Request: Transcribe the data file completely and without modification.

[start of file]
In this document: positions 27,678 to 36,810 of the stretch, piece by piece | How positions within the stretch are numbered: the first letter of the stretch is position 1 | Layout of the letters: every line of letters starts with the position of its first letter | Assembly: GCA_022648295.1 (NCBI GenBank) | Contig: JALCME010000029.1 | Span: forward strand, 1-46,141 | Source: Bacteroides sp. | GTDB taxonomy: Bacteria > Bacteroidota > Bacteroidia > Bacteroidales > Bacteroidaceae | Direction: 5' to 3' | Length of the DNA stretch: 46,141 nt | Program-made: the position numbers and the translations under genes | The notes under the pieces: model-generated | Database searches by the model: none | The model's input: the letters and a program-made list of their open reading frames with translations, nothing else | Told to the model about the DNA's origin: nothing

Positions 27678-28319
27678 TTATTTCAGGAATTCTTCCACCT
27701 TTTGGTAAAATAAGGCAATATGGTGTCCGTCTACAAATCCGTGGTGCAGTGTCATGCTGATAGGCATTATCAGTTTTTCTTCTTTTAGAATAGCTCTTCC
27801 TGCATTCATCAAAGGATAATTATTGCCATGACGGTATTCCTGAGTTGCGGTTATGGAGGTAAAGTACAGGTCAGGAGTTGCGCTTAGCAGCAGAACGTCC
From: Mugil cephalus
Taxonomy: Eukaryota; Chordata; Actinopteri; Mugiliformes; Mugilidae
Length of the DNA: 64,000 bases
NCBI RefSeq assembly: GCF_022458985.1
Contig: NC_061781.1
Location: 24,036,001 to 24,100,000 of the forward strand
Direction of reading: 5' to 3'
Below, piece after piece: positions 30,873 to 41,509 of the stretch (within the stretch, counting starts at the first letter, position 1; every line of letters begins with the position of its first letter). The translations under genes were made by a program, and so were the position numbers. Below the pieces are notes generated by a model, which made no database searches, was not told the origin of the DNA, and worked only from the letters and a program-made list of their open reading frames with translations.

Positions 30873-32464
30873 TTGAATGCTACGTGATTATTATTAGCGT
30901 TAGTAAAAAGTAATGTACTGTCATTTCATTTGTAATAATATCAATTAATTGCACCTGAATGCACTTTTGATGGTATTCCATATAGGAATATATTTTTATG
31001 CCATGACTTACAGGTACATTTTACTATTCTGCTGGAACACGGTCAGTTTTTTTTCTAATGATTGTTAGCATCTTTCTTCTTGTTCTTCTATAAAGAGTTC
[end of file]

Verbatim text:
In this document: positions 27,678 to 36,810 of the stretch, piece by piece | How positions within the stretch are numbered: the first letter of the stretch is position 1 | Layout of the letters: every line of letters starts with the position of its first letter | Assembly: GCA_022648295.1 (NCBI GenBank) | Contig: JALCME010000029.1 | Span: forward strand, 1-46,141 | Source: Bacteroides sp. | GTDB taxonomy: Bacteria > Bacteroidota > Bacteroidia > Bacteroidales > Bacteroidaceae | Direction: 5' to 3' | Length of the DNA stretch: 46,141 nt | Program-made: the position numbers and the translations under genes | The notes under the pieces: model-generated | Database searches by the model: none | The model's input: the letters and a program-made list of their open reading frames with translations, nothing else | Told to the model about the DNA's origin: nothing

Positions 27678-28319
27678 TTATTTCAGGAATTCTTCCACCT
27701 TTTGGTAAAATAAGGCAATATGGTGTCCGTCTACAAATCCGTGGTGCAGTGTCATGCTGATAGGCATTATCAGTTTTTCTTCTTTTAGAATAGCTCTTCC
27801 TGCATTCATCAAAGGATAATTATTGCCATGACGGTATTCCTGAGTTGCGGTTATGGAGGTAAAGTACAGGTCAGGAGTTGCGCTTAGCAGCAGAACGTCC
From: Mugil cephalus
Taxonomy: Eukaryota; Chordata; Actinopteri; Mugiliformes; Mugilidae
Length of the DNA: 64,000 bases
NCBI RefSeq assembly: GCF_022458985.1
Contig: NC_061781.1
Location: 24,036,001 to 24,100,000 of the forward strand
Direction of reading: 5' to 3'
Below, piece after piece: positions 30,873 to 41,509 of the stretch (within the stretch, counting starts at the first letter, position 1; every line of letters begins with the position of its first letter). The translations under genes were made by a program, and so were the position numbers. Below the pieces are notes generated by a model, which made no database searches, was not told the origin of the DNA, and worked only from the letters and a program-made list of their open reading frames with translations.

Positions 30873-32464
30873 TTGAATGCTACGTGATTATTATTAGCGT
30901 TAGTAAAAAGTAATGTACTGTCATTTCATTTGTAATAATATCAATTAATTGCACCTGAATGCACTTTTGATGGTATTCCATATAGGAATATATTTTTATG
31001 CCATGACTTACAGGTACATTTTACTATTCTGCTGGAACACGGTCAGTTTTTTTTCTAATGATTGTTAGCATCTTTCTTCTTGTTCTTCTATAAAGAGTTC